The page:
TUD chemist Dr. Juliane Simmchen receives Carl Duisberg Memorial Prize
Dr. Juliane Simmchen from the Technische Universität Dresden will be awarded the prestigious Carl Duisberg Memorial Prize for her fascinating approaches in the field of active matter. The prize will be awarded by the German Chemical Society (GDCh) at the Chemistry Lecturers‘ Conference, which will be held in Saarbrücken from March 21 to 23. The GDCh Working Group of German University Professors of Chemistry (ADUC) invites university teachers of chemistry faculties from Germany and neighboring countries to the conference.
Dr. Juliane Simmchen receives this year’s Carl Duisberg Memorial Prize for her fascinating approaches in the field of active matter, which include creative use of photocatalytic nanoparticles, as well as enzymes, bacteria and hybrid systems to drive microswimmers. The selection committee particularly emphasized that the awardee’s research has enabled her to succeed in a highly competitive and interdisciplinary field of work and to establish an independent and highly visible research program. For Dr. Simmchen, the award is particularly motivating: „For me as a chemist, it is incredibly great that our research field, which is dominated by physicists, is now also attracting interest from chemistry. I think there is still a lot of research to be done.”
Juliane Simmchen, who was born in 1986, studied chemistry at TU Dresden. After receiving her diploma in analytical chemistry in 2010, she earned her PhD in materials science at the Catalan Institute of Nanoscience and Nanotechnology (ICN2) at the Autonomous University of Barcelona in Spain in 2014. After stays at the MPI for Intelligent Systems, Stuttgart, and at the Centro Brasileiro de Pesquisas Físicas, Rio de Janeiro, Brazil, she returned to TU Dresden in 2016 as a research associate in materials science. Since November 2016, she has been a Freigeist Fellow there on the topic of ‚Light driven microswimmers‘ in physical chemistry. With her research group, she explores colloidal materials and strategies to activate them. They construct so-called micromotors: small-scale structures made of synthetic and biological building blocks that can move autonomously and also explore how different environments, such as interfaces or applied stimuli, affect this movement.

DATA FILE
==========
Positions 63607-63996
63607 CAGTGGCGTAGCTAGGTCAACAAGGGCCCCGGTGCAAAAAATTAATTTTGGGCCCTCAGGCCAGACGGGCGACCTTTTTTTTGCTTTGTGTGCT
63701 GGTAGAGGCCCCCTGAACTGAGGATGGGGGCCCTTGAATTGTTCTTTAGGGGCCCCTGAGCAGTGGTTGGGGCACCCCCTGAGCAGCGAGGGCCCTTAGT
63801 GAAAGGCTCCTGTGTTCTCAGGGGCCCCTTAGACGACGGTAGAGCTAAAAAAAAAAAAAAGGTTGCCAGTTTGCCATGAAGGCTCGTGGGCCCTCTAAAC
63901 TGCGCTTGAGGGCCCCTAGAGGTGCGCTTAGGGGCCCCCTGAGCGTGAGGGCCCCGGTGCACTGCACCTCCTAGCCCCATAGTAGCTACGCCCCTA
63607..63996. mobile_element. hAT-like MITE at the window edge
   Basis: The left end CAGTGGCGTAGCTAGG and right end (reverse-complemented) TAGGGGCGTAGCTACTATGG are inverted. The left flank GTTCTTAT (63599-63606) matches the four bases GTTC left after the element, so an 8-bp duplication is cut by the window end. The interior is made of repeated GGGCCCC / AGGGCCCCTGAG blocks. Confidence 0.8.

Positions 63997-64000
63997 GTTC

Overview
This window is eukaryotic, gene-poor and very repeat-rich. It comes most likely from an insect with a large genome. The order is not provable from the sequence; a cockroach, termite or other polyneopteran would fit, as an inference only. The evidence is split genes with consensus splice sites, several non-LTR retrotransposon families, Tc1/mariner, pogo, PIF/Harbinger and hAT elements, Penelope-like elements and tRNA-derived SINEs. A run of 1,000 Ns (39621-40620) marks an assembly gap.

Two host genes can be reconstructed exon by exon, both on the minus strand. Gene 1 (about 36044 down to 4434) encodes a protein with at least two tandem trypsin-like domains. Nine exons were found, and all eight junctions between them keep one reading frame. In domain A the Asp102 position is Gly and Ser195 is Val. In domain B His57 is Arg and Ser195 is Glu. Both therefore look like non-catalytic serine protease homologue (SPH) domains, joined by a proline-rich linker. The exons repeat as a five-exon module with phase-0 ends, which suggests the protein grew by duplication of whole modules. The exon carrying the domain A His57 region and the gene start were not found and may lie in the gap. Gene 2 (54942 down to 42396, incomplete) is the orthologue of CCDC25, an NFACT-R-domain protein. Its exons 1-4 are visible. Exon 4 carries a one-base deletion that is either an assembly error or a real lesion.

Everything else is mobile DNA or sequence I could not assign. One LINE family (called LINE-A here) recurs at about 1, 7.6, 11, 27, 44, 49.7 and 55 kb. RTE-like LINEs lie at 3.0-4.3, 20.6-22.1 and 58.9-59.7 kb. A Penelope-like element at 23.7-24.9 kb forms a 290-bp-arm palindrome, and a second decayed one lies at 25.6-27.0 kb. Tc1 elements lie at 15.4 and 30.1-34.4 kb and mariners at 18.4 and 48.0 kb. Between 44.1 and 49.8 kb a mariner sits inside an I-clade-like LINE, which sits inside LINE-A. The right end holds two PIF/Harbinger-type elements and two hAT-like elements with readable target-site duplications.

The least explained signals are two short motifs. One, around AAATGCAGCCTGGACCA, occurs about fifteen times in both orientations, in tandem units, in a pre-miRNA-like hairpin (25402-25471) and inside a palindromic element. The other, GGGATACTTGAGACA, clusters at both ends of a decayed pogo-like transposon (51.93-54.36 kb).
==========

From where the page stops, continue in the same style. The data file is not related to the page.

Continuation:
The young scientist is fascinated by her field of research and would like to continue working creatively on the many undiscovered approaches in the future: „The microcosm is an incredibly exciting world that we are just discovering but also starting to use for ourselves. To do this, we need to rebuild our entire toolbox to be able to manipulate our colloids, but they certainly also have a lot of potential to tackle previously unsolved problems in a completely new way. “
About the GDCh and the Carl Duisberg Memorial Prize
The German Chemical Society (GDCh) is one of the largest chemical societies in the world with around 30,000 members. It has 27 specialist groups and awards numerous prizes for special achievements in chemical research. The Carl Duisberg Memorial Prize, which is endowed with 7500 euros, has been awarded since 1936 to young university teachers who work at a German university or as Germans at a foreign university, do not yet hold a W2/W3 or comparable position, and have not yet exceeded the age of 40. Of the prize money, 5000 euros go directly to the prize winner and the remaining 2500 euros to the working group.
Dr. Juliane Simmchen